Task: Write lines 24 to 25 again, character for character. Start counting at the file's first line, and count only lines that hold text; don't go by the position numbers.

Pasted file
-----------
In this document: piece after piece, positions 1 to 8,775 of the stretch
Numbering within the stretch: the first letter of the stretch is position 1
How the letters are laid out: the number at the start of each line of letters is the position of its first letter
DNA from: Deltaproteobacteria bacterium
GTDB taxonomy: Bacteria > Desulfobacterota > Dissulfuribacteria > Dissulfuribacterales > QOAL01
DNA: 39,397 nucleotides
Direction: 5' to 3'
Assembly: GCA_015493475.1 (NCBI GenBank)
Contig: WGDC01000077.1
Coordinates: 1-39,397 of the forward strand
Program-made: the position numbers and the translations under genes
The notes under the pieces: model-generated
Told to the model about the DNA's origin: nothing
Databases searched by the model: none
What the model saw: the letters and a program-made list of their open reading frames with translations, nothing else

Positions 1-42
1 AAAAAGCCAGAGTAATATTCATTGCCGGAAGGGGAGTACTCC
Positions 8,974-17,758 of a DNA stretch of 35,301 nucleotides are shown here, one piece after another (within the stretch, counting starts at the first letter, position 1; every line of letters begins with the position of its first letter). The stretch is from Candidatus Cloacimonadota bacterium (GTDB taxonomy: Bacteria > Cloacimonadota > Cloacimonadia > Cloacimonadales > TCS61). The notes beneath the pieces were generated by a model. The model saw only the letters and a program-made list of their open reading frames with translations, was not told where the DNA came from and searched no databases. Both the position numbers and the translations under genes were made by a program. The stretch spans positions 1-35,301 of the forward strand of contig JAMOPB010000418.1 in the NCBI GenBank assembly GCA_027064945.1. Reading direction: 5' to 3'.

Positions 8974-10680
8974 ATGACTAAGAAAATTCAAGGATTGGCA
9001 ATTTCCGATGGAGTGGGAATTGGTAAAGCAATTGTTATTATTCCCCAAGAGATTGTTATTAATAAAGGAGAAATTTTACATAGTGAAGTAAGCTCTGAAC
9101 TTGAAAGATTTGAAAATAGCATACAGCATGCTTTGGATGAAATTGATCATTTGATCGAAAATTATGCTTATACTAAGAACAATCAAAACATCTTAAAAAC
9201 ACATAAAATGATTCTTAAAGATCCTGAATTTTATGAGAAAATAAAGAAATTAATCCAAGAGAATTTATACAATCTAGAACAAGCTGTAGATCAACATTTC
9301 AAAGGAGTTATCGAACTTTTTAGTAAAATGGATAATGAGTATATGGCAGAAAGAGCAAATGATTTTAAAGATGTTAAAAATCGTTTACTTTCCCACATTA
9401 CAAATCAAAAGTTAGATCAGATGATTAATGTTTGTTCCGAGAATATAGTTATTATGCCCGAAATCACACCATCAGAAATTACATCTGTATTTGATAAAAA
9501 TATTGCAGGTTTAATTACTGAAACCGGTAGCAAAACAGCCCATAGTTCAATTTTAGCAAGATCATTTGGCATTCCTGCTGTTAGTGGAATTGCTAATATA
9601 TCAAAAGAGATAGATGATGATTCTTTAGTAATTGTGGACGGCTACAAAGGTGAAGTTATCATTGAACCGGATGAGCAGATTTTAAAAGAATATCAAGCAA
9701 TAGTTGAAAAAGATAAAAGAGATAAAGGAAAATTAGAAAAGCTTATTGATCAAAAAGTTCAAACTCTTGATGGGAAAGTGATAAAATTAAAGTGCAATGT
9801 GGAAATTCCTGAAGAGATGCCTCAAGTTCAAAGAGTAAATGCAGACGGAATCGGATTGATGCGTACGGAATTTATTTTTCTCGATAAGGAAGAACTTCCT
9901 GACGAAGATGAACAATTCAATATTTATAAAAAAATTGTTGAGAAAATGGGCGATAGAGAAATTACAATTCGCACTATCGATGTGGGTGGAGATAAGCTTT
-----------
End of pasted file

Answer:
9301 AAAGGAGTTATCGAACTTTTTAGTAAAATGGATAATGAGTATATGGCAGAAAGAGCAAATGATTTTAAAGATGTTAAAAATCGTTTACTTTCCCACATTA
9401 CAAATCAAAAGTTAGATCAGATGATTAATGTTTGTTCCGAGAATATAGTTATTATGCCCGAAATCACACCATCAGAAATTACATCTGTATTTGATAAAAA